“Its not your fault but it is your problem”. I like that. I read that part and thought of a few things in my life that if I approach with that mentality I would be better off.

  9. Neil says:

    I had a job just like this for 6 months. I was lucky to find a way out so quickly because the stress was making me ill. Now I use the fear of having to go back to a job like that to motivate me. I work hard at my current job and my spare-time business as a result!

  10. Richby30RetireBy40 Blog says:

    Congrats for getting out! I think in a down economy, everybody dislikes their job a little more b/c there’s more work to do, and less pay.

    In a bull market people are happier.

    Maybe in 10 years, i’ll look for something new. But for now, it’s about survival and hanging on.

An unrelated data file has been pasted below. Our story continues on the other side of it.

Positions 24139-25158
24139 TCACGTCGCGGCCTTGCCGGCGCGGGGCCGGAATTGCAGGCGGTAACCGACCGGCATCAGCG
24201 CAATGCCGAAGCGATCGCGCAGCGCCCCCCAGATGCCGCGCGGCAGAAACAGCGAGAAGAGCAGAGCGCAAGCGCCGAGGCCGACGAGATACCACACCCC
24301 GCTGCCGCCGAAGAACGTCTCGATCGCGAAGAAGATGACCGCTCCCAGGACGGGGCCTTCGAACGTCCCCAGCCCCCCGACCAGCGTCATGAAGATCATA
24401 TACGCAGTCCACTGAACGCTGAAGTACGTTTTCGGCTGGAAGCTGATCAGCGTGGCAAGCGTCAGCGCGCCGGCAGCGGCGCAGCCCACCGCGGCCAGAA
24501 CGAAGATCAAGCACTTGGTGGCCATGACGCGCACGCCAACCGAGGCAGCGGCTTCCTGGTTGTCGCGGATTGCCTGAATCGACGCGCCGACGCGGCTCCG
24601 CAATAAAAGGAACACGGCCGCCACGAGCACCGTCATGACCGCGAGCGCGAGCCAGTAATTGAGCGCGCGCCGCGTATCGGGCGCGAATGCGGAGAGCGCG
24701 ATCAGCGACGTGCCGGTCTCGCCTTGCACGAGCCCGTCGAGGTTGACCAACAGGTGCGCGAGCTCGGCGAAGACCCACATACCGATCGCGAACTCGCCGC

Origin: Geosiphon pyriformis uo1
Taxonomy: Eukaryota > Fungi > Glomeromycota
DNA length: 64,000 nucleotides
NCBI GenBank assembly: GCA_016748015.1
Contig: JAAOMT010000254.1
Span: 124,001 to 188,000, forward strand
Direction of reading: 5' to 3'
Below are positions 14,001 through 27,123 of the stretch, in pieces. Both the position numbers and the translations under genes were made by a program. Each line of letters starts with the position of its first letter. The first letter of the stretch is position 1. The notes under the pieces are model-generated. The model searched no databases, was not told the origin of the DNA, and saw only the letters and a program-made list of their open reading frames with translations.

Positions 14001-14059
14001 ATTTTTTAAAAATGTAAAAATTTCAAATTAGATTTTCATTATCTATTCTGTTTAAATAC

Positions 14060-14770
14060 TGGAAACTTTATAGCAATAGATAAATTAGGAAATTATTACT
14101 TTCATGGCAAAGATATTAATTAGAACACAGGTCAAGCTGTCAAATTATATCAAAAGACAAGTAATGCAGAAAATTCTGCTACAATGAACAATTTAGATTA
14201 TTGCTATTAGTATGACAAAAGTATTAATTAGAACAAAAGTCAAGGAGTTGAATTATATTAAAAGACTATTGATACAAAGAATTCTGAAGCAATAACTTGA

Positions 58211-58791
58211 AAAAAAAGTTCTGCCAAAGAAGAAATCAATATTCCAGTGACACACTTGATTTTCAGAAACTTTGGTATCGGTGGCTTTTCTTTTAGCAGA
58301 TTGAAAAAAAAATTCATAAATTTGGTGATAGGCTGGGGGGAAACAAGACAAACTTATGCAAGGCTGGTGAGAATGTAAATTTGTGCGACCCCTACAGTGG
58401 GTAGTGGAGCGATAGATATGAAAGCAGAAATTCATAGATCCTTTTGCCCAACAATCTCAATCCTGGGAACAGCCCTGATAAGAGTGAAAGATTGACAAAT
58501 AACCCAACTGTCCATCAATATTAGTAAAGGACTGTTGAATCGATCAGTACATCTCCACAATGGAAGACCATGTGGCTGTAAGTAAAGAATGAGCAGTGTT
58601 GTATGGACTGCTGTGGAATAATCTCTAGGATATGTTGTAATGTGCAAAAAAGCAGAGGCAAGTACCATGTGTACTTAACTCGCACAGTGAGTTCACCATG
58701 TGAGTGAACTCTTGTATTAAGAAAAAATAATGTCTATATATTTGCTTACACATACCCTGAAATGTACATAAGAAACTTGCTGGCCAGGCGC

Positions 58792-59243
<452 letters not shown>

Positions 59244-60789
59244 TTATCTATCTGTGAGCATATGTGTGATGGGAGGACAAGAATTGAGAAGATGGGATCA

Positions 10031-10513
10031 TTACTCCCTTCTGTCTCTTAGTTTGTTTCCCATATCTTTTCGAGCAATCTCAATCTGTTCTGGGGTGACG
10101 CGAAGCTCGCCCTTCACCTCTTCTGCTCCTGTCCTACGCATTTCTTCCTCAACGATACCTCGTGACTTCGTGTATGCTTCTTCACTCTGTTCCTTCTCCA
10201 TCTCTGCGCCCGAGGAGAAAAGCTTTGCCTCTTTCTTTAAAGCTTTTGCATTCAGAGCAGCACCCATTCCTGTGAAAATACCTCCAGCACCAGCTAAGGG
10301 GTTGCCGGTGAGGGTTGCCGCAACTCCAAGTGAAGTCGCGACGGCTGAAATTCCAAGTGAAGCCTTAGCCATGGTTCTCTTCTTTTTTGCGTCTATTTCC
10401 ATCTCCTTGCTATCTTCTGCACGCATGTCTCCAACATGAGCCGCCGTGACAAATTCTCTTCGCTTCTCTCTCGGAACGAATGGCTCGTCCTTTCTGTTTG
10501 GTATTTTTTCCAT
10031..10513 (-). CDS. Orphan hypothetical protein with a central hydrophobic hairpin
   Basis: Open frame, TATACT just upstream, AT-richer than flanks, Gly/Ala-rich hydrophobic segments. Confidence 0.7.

Rich By 30 Retire By 40

  11. walla walla says:

    i thought this was a great article. but – it’s not the same situation for many people, something to consider. i’m 36, female and single; i have no choice at all – the author was married, or so it sounded. you are not in the same situation ever, unless you are supporting yourself, completely. i know so many “freelancers” that “make a living” when they are married. that translates to splitting the bills or having someone else pay the major ones. more often the second because really they are “stay at home moms” with a secondary “freelance career” – current pet peeve.

    i’d like to see more articles about single women making a living and surviving on their own. it’s not easy. and vastly underestimated.

  12. jackie says: